Using robots for rescue missions is probably one of the best decisions ever made by man, since these little helpers aren’t only immune in some environments, but they can also easily squeeze into spaces where men don’t have access.
The latest creation of Toshiba’s robotics subsidiary is a four-legged robot that has a more than suggestive name. The Fukushima Robot Explorer will be used for analyzing the radioactive remains of the Fukushima No. 1 nuclear reactor. One of the most surprising features of this robot is its ability to release a smaller robot that could fit in narrower spaces.
The 1-meter tall robot can be controlled wirelessly by an operator, so humans do not have to enter the radioactive environment at all. It comes with cameras and sensors that will inform the operators of the parameters of the surrounding environment. The Fukushima Robot Explorer has a maximum speed of 0.6 miles/hour. As such a terrain should not be explored in a hurry, I do not see why would anyone want this robot to be faster.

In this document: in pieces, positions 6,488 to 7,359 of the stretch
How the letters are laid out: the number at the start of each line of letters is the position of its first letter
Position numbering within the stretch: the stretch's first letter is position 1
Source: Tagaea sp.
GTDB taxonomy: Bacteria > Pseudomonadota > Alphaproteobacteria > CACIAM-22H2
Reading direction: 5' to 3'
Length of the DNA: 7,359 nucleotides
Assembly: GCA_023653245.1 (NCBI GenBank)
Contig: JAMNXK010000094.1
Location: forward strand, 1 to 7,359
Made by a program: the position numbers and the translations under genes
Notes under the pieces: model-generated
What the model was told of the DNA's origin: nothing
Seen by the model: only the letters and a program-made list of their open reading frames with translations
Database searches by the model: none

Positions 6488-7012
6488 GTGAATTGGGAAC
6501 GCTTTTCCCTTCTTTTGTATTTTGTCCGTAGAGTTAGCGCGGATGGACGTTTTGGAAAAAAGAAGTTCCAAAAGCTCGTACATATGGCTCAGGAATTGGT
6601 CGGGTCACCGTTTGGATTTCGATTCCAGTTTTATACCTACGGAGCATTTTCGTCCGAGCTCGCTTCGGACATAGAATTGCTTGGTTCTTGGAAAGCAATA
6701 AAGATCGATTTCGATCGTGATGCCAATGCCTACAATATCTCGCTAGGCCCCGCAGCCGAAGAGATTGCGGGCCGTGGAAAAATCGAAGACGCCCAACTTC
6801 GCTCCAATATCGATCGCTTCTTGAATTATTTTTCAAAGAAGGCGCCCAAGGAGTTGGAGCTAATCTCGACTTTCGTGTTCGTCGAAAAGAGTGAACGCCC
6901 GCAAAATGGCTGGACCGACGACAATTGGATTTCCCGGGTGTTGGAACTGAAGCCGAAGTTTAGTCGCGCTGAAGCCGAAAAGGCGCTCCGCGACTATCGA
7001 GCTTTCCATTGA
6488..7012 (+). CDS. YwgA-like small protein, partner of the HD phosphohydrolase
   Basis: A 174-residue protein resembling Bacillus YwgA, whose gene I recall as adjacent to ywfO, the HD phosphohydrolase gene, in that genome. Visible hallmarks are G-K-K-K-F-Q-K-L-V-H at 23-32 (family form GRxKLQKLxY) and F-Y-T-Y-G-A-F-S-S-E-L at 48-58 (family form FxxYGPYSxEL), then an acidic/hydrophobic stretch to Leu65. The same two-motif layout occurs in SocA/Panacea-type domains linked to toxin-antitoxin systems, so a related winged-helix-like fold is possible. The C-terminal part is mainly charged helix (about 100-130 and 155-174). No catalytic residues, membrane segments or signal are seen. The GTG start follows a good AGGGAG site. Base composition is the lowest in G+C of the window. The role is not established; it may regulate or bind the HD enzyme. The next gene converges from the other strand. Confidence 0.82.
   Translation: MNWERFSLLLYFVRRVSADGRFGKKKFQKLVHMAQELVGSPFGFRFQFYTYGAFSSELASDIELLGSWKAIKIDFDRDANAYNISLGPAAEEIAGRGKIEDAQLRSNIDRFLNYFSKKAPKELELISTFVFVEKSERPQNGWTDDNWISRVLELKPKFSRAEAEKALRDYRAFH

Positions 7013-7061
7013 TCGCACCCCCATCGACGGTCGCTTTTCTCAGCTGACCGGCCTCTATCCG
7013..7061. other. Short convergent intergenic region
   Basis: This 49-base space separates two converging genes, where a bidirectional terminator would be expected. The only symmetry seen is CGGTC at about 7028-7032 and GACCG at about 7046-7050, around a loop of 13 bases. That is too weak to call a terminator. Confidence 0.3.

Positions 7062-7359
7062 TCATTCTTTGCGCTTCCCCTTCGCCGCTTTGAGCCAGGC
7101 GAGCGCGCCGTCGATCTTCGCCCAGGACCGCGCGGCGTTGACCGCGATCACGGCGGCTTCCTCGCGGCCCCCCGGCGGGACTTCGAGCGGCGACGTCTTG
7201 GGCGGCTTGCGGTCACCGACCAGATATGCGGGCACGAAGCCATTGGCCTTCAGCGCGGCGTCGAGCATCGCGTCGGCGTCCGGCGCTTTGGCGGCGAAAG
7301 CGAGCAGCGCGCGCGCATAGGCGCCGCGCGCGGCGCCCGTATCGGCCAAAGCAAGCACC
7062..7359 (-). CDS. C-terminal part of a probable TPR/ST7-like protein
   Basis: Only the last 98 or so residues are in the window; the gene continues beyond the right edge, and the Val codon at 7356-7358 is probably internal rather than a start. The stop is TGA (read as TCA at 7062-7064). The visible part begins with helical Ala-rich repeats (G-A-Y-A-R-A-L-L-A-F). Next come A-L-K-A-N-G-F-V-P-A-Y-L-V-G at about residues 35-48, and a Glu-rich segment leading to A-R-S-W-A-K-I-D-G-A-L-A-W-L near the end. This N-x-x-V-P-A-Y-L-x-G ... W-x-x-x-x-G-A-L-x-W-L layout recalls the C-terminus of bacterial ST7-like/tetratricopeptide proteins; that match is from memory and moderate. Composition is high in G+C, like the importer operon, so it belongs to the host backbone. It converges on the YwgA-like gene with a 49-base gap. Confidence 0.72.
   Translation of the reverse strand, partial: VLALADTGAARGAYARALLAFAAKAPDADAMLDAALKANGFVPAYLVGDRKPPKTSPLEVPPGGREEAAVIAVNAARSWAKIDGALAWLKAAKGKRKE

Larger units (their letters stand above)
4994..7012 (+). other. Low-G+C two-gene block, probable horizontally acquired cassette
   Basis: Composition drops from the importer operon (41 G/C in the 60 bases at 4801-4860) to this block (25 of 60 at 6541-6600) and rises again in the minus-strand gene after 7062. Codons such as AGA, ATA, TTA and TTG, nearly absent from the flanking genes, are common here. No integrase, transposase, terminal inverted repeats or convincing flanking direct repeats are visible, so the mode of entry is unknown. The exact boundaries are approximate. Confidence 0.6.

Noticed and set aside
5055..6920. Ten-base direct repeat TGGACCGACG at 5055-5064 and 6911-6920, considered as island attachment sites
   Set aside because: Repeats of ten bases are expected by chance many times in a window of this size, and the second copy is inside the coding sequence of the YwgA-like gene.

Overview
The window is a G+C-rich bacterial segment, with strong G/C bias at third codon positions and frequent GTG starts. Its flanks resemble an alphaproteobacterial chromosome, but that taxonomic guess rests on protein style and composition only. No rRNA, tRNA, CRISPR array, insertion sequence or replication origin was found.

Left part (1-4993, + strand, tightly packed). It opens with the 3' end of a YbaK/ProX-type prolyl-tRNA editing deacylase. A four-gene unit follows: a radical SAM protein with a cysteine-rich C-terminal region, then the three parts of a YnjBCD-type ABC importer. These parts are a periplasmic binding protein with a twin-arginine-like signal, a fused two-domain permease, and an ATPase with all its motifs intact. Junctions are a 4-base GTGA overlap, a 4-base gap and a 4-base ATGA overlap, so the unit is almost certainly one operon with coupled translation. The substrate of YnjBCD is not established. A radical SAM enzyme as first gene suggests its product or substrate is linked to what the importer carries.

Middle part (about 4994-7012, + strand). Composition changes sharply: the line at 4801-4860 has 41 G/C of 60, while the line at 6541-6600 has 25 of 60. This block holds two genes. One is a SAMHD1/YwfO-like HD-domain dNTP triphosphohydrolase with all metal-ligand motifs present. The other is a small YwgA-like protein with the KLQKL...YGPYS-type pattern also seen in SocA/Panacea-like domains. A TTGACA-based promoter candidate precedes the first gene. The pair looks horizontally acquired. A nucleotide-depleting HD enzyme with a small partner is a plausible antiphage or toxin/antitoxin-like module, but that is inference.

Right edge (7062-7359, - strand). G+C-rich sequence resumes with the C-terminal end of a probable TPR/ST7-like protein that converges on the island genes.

As the developers of this robot stated: “The new robot integrates a camera and dosimeter and can investigate the condition of nuclear power plants by remote-controlled operation. The multiple joints of its legs are controlled by a dedicated movement algorithm that enables the robot to walk on uneven surfaces, avoid obstacles and climb stairs, securing access into areas that is challenging to be reached by wheeled robots or crawlers. The robot also has a folding arm that can release a companion smaller robot that mounts a second camera. This can be launched from the main robot and positioned to take images of narrow places and any equipment behind them, and tubes and other places that are too small for the robot to enter. It is connected to the main robot by a cable.”
The speed of the smaller robot is even lower, as it cannot go faster than 0.12 miles an hour. In addition, its battery ensures an autonomy of only 60 minutes. In case larger areas need to be covered, this robot’s battery will need to be charged several times a day.
Additional information, as well as the complete specifications of the Fukushima Robot Explorer can be found on Toshiba‘s website. It would be nice to see more robotics companies getting involved in the development of rescue robots, instead of robots that can be equipped with weapons and the like.